Election 2012: On Election Day, Should You Need ID?

Voting is an important responsibility of American citizens, and one foundation of our democratic republic. But no electoral process can be perfect; flaws, such as fraud, can mar an election and damage the public’s confidence. The importance of ensuring the integrity of every vote cast is balanced against the need to make sure every person has the unfettered ability to vote. Recently the issue of Voter ID laws has been getting a lot of attention. Proponents argue requiring photo identification is necessary to prevent fraud, while critics suggests these laws are aimed at disenfranchising the poor and members of minority groups who are less likely to have ID. As we get closer to November 6th, other issues of access, such as the availability of early voting and the presence of election monitors have arisen. This eLesson explores the important procedural and constitutional considerations that surround the election.  Download the complete lesson: Election 2012: On Election Day, Should You Need ID?

Founding Documents

News Resources

Voting monitor group: We’ll adhere to Texas laws – Huffington Post

Fake voter registration letters raise alarm in Florida with early voting set to begin – Fox News

Court upholds voter ID law – The Tennessean

Ohio has early voting, but other vote access issues remain – LA Times

Watchdog Groups Prep For Voter Intimidation, Fraud – NPR

Questions to Consider

  1. There are various examples of limitations being placed upon the exercise of other constitutional rights (ex. Permit requirements to speak in certain public areas; waiting periods to buy a gun). Are voter ID laws similar, and, if so, are they reasonable?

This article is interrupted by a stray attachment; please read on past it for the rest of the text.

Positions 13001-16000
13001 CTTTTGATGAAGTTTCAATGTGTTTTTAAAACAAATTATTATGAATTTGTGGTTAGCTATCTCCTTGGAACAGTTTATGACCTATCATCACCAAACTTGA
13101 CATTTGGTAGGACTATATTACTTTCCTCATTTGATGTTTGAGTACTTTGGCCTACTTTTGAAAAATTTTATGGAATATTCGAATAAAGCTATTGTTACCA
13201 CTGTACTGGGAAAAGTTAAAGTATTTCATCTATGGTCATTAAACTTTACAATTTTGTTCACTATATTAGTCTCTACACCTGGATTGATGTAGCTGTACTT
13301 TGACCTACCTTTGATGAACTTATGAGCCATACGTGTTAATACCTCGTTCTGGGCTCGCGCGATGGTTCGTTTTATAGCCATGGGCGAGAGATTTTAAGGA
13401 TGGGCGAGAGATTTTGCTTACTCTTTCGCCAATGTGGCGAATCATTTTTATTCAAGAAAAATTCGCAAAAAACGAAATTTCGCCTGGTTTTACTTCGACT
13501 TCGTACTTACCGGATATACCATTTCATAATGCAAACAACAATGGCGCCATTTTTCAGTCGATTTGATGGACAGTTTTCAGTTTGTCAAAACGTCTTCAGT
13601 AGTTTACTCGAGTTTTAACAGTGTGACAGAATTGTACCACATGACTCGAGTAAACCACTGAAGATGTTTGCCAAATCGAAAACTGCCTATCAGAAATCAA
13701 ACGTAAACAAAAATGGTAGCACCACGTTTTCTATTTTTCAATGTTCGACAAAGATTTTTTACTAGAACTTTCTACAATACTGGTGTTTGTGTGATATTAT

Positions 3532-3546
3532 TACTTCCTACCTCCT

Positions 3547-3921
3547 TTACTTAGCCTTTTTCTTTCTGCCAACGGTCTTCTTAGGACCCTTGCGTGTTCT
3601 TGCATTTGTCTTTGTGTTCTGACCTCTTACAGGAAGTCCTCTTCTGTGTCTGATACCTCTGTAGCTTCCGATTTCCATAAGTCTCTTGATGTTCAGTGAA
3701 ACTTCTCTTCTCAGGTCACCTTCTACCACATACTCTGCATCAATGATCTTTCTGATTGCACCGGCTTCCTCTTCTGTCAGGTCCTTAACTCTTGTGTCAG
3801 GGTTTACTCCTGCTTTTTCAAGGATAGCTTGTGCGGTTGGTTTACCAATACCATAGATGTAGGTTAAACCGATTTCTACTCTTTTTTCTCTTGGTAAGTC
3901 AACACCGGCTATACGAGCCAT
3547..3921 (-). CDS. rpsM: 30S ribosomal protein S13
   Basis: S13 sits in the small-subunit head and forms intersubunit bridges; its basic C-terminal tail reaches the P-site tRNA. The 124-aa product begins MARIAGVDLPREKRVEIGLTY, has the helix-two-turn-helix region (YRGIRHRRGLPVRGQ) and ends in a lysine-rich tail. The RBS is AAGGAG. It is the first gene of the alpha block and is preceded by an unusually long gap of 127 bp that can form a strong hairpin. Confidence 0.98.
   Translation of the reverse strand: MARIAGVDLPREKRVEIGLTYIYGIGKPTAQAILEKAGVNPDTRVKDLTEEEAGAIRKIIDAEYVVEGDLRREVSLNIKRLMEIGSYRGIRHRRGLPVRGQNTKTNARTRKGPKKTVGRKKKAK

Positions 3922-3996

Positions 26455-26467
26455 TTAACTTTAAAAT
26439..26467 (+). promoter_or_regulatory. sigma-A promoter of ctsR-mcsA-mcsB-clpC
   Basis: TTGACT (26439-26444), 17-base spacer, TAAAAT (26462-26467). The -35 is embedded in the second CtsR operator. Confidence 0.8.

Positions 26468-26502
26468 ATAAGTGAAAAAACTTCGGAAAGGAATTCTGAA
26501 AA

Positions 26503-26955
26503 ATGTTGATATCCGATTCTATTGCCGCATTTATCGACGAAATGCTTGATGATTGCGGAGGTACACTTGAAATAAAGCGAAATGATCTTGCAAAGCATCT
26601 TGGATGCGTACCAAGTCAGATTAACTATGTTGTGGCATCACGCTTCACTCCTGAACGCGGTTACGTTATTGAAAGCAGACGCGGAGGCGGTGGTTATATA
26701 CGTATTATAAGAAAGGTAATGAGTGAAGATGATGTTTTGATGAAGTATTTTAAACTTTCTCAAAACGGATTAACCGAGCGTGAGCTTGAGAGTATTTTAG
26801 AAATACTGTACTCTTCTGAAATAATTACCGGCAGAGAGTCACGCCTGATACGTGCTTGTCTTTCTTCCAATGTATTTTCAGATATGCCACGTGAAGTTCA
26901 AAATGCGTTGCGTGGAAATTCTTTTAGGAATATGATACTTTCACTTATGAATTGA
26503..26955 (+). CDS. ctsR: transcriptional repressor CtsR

2. Is there a correlation between voter fraud and absentee voting? Some argue that it’s easier to commit fraud when voters are not in a single location, and some critics point to widespread ‘distance’ voting as a major contributor to fraudulent election results. Is there a point where ensuring that everyone can vote is outweighed by fears of fraud, or should the primary focus be on making sure everyone has a chance to vote?
  3. Comparisons have been made between voter ID laws and poll taxes. Government IDs often cost a nominal fee, and poll taxes were designed to disenfranchise predominately poor African-Americans by making everyone pay a surcharge before voting. Do you believe the comparison is accurate?
  4. Some other countries make voting mandatory. Supporters say it reduces fraud and increases participation, while critics point out that uninformed votes from unengaged citizens might well be worse than low participation. Do you think these types of mandatory voting laws are a good idea? Is not voting ever the right thing to do?
  5. Some people suggest that a national ID system is an appropriate step to not only help combat voter fraud, but also to standardize IDs that are different across the fifty states. Critics contend that putting a central database of IDs in the hands of the federal government would lead to more surveillance and possible abuse. What do you think?

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